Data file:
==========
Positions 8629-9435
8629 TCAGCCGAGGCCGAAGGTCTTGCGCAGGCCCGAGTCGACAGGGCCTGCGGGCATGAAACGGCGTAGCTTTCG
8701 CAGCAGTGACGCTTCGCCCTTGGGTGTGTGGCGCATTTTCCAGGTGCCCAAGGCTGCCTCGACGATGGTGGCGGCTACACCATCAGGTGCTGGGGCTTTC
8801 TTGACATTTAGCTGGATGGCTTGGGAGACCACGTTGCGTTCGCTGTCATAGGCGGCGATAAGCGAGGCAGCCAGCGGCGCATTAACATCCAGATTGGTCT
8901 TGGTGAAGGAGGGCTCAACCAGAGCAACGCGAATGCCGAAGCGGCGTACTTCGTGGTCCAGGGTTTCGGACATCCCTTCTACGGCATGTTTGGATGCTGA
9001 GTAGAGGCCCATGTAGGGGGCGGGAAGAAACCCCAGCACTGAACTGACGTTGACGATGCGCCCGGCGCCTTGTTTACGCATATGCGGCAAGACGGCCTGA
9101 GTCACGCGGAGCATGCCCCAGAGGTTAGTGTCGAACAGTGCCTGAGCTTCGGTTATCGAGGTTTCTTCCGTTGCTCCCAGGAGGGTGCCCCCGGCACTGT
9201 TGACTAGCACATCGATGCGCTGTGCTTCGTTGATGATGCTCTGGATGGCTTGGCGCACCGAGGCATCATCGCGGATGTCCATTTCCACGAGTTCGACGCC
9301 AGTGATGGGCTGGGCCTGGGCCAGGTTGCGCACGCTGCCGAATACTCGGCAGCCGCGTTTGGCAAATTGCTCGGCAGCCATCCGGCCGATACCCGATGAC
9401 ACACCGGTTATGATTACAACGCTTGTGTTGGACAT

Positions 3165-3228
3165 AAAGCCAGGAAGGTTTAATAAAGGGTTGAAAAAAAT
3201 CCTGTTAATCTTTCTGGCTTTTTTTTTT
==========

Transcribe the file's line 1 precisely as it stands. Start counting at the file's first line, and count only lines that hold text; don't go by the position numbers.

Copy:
Positions 8629-9435